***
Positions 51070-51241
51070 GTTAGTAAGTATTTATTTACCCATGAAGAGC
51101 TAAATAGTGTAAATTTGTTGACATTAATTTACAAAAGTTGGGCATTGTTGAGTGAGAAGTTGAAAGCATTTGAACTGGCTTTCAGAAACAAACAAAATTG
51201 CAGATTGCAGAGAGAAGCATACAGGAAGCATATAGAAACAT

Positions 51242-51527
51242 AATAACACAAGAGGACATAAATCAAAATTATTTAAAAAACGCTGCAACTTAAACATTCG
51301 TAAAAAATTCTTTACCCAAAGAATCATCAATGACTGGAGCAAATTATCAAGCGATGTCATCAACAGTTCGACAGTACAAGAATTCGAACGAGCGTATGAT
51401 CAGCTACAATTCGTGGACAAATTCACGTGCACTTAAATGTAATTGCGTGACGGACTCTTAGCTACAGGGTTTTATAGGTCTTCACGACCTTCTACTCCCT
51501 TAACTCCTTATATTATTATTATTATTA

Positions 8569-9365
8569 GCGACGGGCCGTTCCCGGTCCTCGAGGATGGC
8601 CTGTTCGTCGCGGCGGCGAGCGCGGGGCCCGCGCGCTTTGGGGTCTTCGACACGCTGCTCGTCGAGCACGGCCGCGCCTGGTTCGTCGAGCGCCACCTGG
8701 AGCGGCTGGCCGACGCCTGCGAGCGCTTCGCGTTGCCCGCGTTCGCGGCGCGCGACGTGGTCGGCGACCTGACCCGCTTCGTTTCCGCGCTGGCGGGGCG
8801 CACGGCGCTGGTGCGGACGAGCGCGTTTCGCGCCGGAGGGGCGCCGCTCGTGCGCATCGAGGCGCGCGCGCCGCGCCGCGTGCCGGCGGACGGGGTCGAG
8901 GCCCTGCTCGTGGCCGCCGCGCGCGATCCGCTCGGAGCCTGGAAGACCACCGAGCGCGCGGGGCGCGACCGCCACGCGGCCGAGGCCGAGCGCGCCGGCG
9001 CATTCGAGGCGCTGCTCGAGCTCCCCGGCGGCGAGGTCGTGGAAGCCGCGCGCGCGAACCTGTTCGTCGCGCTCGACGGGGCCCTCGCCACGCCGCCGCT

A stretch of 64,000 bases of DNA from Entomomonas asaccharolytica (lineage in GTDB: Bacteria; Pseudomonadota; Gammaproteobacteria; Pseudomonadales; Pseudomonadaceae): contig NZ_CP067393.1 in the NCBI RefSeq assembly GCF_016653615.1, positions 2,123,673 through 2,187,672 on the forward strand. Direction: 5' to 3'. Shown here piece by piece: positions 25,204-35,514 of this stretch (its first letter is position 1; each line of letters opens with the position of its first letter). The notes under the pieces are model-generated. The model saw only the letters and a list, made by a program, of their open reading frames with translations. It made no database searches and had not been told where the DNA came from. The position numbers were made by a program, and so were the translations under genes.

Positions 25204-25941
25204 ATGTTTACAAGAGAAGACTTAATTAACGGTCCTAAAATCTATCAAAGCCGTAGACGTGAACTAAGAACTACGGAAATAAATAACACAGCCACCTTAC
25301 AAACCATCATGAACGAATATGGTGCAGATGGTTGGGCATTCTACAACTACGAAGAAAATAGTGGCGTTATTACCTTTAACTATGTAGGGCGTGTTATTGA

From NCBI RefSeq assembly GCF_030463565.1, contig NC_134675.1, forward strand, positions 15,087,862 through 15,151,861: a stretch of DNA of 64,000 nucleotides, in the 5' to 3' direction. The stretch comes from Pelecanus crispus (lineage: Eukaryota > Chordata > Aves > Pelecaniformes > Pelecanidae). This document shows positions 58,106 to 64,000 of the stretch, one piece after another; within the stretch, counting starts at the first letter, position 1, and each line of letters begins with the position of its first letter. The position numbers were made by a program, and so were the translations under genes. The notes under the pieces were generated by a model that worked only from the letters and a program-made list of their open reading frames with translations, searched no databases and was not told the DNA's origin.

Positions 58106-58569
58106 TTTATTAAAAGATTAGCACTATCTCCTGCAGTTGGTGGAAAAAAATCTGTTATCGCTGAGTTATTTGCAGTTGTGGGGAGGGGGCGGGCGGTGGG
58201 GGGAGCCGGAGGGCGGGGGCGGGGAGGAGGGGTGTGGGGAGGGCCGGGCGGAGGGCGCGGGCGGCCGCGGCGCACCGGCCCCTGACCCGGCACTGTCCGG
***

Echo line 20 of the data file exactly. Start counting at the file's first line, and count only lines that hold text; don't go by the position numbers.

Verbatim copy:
25301 AAACCATCATGAACGAATATGGTGCAGATGGTTGGGCATTCTACAACTACGAAGAAAATAGTGGCGTTATTACCTTTAACTATGTAGGGCGTGTTATTGA